Friday, June 11, 2010
The name's the game in football by Mark Steel
Maybe Fabio Capello will inform us soon that "this is reason why I no select Theo Walcott, for he not eat enough Mars. In training he eat Twix and Rolos but to be fully fitness he must eat solid nugget of caramel sugar."
You might as well have an advert with a lad in a bandana saying: "Hey, if yer want three lions on yer gear come to me, Little Dave from Moss Side, official sponsor of World Cup crack."
He might be more appropriate than the "official sponsor of fuel to the World Cup", which happens to be BP. Because when you think about the demands of international football – meticulous preparation, instant decisive action, somewhere to train that isn't clogged up with oil-saturated herons – then BP pops instantly to mind.
Almost every item you can imagine has a brand that's the "official sponsor". There will probably be an advert that goes: "If you're disabled, you'll still want to jump up and down for England, so why not invest in a Stannah stairlift, official stairlifts to the World Cup, then you can celebrate England's goals by whirring slowly up and down the side of your banisters."
McDonalds are official sponsors, as are Coke, and if you're official, then no other brand of that product is allowed in the ground. The police have probably been instructed that when they're clearing away unsightly vagabonds outside the stadium they're only to use "Buzz'n'drop", the official World Cup taser.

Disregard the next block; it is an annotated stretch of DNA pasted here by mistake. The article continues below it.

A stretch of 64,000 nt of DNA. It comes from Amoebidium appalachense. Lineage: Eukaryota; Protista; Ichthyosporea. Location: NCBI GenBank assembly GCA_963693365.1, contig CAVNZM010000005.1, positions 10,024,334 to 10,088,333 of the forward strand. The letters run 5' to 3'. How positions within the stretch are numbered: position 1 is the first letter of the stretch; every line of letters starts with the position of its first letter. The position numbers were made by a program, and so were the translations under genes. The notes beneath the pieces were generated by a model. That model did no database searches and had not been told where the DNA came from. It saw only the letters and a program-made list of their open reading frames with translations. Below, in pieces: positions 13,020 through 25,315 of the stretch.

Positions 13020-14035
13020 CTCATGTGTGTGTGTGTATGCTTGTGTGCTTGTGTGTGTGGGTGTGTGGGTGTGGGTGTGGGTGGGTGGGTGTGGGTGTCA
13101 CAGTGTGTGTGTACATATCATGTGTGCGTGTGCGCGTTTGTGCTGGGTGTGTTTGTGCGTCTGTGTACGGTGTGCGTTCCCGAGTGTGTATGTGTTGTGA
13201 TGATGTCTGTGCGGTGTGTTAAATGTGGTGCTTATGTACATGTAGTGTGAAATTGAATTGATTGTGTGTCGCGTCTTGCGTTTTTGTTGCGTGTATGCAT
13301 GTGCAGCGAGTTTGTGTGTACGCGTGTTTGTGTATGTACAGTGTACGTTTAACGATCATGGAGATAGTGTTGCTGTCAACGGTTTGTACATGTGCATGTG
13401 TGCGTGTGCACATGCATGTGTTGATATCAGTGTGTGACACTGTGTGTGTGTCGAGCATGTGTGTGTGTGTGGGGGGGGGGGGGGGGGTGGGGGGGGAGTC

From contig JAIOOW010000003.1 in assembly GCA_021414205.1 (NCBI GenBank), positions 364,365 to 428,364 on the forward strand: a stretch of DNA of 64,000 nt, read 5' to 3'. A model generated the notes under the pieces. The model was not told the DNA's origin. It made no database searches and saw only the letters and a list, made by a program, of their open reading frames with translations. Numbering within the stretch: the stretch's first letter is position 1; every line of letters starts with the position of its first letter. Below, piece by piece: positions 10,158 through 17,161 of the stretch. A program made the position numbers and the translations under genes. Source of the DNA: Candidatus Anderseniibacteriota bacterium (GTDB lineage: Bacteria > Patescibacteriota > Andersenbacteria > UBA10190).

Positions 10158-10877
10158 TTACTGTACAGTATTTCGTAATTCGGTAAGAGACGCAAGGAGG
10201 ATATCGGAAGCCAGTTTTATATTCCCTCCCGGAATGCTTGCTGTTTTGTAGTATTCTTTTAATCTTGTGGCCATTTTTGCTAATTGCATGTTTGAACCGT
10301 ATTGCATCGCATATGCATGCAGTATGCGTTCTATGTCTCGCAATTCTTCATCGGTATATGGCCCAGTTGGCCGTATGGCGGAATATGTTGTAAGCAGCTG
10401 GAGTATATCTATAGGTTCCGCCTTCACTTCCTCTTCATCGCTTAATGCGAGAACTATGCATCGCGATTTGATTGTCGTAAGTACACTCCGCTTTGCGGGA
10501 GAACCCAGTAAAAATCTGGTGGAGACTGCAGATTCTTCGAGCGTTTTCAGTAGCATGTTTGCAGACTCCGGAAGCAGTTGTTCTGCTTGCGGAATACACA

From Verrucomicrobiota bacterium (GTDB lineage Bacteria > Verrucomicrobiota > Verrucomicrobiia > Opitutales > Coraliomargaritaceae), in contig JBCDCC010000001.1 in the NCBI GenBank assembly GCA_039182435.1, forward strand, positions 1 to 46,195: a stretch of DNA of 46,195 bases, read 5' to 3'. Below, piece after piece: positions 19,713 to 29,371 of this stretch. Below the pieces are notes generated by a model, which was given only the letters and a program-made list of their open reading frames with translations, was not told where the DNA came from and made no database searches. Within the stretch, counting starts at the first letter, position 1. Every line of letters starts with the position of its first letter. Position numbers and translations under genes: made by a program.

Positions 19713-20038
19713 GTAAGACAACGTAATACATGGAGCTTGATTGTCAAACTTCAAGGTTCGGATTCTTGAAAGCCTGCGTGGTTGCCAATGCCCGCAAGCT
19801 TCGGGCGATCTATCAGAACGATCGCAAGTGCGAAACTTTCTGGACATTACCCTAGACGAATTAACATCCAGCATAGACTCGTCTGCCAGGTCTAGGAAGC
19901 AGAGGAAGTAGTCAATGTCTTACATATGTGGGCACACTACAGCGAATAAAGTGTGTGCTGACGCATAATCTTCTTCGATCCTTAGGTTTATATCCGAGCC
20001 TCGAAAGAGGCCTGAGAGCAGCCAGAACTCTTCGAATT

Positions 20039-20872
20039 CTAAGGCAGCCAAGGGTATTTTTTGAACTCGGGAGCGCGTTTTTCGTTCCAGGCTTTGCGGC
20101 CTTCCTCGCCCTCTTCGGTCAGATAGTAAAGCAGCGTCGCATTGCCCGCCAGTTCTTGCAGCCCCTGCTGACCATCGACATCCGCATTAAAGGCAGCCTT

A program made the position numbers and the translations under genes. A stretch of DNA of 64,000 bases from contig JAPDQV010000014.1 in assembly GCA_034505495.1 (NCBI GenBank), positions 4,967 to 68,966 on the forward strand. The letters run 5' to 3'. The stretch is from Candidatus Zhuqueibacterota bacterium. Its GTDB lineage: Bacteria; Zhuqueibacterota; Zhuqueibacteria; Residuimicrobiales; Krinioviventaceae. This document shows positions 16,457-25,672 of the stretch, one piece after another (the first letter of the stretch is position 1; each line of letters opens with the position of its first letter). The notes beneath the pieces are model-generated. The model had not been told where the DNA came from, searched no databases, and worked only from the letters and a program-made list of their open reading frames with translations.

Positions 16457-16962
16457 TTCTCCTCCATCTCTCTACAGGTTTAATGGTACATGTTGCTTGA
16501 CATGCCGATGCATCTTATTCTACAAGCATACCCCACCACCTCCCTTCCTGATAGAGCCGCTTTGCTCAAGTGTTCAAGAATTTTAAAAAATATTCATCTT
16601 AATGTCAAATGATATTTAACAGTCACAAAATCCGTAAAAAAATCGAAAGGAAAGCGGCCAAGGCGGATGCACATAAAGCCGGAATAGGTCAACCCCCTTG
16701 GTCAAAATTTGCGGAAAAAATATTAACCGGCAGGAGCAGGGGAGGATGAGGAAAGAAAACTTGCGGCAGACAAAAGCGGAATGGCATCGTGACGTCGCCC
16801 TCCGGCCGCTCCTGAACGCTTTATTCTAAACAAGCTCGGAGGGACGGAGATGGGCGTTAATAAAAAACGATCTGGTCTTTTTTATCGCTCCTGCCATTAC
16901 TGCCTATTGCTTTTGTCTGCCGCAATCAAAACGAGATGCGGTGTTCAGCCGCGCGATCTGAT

One consequence of the rule is that the hawkers who scratch a living across South Africa by selling bits of old tat have been told they can't come near the grounds. The local beer, Castle, won't be sold because Budweiser is the official beer. All this zealous insistence on there being only one product might make the North Korean team think their leader has taken over the world as promised. Because it's a peculiar condition of the free market that the last thing it can tolerate is a free market. Maybe Fifa's argument would be: "The hawkers are perfectly entitled to offer £5m so they could sell the official World Cup pile of beads off a fold-up table, but they didn't submit their application."
There was a similar lack of choice for the 20,000 people moved from their settlement to make way for the new stadium in Cape Town, on whose behalf the United Nations have issued a complaint. Maybe the decision was made on a special edition of Location, Location, Location, with Fifa president Sepp Blatter cooing: "Oooh, it's got so much potential, we can clear out all these unnecessary peasants and it will be ideal for a match in Group F."
But in a way sport offers a unique challenge to big business, as by its nature it's not completely predictable. It must be frustrating for those who are used to fixing competitions, that they can't guarantee the results they demand. Some of the sponsors must bang their fist on the table during negotiations, yelling: "We're offering a £3m deal and all we want in return is a 2-2 draw with Italy going through on penalties. Now stop stalling and sign the deal." It's also why the World Cup seems more engaging than the Premier League or Champions League, as it can't be bought in the same way, though I'm sure it's been tried, and the Glazers have asked Fifa if they can buy Uruguay or Cameroon, and then pack their team with players no one else can afford.
And it's why, beyond the obsessive fascination all right-thinking citizens have for a World Cup, there's something else reassuring about the tournament this time. It can only take place in South Africa at all because in one of the biggest shock results of all time, the people with no resources of the world took on a seemingly impregnable opponent, and won.
First published in The Independent on 9th June 2010